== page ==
There’s nothing wrong with spending, feeling, indulging. There’s nothing wrong with being adventurous, out of control, spontaneous. There’s nothing wrong with enjoying yourself, sinking, submerging. After all, is this not better than living with the intensity of regret? It’s the moments of pleasure, of bliss, of ecstasy that fill our time with meaning. Do the consequences of our actions not just become another facet of our gratification? Do they not just become a part of the experience?

Sometimes I listen to the sound of my own breath and notice that it’s the only constant in my life. I feel my pulse, the sensation of the rhythm, the blood travelling through my veins reaching my limbs. It’s the only thing that reminds me that I’m alive, it brings me back, calibrates my organs. We’re out of touch with who we are now. You’re alive. I’m alive. We’re living. We’re existing. This is our life, here, now. Go out and do something crazy because you can. Do it. Feel the movement of your hands, feel the strength, feel the capacity to do something great. Feel it. Be whoever you want to be, go with your feelings, be impulsive, do whatever makes you feel alive.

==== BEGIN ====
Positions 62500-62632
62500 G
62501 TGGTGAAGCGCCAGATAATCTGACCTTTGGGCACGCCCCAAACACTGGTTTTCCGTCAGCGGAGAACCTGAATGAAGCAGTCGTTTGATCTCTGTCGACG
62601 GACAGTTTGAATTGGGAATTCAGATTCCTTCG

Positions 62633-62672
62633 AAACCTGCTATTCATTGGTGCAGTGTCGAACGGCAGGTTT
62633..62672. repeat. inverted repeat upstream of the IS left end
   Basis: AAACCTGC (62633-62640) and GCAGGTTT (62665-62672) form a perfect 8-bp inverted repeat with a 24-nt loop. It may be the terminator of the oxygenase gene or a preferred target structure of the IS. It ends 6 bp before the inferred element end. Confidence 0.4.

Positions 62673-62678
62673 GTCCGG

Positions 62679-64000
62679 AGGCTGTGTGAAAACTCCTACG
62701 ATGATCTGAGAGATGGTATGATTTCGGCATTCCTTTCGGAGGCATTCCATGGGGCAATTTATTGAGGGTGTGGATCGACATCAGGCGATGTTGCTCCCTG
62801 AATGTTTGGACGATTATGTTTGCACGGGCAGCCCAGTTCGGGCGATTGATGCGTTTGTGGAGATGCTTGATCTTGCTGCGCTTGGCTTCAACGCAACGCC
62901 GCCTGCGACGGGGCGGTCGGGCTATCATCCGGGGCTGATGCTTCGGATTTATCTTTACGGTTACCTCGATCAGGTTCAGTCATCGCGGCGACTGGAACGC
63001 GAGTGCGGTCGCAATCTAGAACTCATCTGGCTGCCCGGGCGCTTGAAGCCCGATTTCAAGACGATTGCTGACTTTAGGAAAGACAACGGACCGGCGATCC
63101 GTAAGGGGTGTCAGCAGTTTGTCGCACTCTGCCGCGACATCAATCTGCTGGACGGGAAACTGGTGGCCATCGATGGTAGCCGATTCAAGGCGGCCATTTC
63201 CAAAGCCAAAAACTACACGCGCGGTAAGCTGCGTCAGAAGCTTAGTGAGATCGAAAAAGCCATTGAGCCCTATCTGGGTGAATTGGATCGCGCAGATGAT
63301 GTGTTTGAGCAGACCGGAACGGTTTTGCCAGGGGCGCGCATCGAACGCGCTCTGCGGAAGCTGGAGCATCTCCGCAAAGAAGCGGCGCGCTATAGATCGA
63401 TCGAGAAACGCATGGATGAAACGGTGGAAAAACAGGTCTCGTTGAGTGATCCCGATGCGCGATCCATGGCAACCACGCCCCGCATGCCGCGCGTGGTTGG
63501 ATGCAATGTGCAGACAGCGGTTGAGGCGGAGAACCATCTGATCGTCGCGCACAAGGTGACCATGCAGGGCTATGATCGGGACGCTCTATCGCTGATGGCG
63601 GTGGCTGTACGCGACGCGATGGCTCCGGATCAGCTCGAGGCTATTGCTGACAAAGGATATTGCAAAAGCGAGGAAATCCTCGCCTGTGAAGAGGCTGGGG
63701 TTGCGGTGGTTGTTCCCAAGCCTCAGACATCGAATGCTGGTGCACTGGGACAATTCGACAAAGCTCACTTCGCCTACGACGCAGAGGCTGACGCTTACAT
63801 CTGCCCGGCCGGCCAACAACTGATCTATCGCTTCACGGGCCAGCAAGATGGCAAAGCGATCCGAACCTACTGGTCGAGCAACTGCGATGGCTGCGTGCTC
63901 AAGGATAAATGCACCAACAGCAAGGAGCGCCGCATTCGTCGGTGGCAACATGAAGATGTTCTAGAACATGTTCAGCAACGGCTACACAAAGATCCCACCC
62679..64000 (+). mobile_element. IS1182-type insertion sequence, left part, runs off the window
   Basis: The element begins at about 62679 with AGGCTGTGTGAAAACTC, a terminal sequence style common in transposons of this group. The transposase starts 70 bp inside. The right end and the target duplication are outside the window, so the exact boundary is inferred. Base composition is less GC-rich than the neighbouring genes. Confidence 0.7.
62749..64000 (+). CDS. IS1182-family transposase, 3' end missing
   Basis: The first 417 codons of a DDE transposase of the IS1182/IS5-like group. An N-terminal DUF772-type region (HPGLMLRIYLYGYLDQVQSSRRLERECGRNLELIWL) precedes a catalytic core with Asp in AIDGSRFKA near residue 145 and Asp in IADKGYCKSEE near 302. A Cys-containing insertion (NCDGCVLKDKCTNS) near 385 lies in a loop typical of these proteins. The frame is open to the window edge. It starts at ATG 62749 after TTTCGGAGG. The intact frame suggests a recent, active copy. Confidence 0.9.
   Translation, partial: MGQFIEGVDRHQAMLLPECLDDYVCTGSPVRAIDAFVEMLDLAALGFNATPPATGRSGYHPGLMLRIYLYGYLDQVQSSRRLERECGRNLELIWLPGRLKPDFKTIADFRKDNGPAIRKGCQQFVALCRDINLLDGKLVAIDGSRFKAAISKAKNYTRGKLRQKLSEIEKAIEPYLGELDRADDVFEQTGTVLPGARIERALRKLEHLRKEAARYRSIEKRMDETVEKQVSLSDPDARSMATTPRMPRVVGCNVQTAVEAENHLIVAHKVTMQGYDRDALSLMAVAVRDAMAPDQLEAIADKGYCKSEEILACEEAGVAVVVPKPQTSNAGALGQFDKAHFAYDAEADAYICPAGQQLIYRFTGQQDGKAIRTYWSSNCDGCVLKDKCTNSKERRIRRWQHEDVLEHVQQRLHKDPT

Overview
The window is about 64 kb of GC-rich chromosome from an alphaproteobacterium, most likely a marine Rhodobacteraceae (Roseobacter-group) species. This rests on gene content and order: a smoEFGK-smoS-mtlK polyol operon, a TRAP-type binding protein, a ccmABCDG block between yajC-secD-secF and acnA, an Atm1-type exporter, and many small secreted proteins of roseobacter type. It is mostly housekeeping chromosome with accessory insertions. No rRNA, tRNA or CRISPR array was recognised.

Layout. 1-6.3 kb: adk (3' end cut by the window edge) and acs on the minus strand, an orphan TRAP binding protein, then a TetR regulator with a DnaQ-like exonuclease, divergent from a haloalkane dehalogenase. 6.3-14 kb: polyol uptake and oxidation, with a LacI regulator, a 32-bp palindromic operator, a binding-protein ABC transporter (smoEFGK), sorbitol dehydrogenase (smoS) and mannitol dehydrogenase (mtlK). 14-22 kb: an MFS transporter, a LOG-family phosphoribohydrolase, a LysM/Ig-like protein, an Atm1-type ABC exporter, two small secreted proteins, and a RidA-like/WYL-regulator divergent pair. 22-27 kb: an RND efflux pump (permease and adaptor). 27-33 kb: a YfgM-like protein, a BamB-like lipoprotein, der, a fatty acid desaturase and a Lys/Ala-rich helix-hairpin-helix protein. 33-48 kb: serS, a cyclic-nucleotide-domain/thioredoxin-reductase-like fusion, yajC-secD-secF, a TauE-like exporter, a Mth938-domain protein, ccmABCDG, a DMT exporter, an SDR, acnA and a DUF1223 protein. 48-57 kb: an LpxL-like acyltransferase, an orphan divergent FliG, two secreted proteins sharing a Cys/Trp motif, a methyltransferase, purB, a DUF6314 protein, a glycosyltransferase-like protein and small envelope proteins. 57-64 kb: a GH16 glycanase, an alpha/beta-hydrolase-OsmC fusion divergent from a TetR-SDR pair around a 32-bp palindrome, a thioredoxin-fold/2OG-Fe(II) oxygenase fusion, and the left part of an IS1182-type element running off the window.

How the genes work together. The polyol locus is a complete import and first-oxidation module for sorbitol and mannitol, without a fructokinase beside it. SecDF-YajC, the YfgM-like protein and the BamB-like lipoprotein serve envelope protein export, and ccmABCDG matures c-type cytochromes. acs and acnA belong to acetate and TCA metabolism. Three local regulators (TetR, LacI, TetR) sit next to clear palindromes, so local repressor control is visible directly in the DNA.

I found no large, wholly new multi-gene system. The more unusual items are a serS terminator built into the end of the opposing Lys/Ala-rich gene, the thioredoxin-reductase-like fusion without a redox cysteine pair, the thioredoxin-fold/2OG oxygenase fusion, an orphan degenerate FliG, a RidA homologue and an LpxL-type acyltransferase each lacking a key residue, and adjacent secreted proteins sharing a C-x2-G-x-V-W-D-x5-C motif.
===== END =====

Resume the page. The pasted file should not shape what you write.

Although we live in a sense of imposing irony, surviving the present in order to remember, indulge and exist to your fullest capacity. 

Monday, 13 July 2015

Light A Match To Leave Me Be.

(Source: here)

Last week, I was stopped by two Mormons.

“Do you believe in God?”

I’ve always believed in God.

“Do you associate yourself with a specific religion?”

I’m Muslim.

I realised how long it had been since I verbalised those words.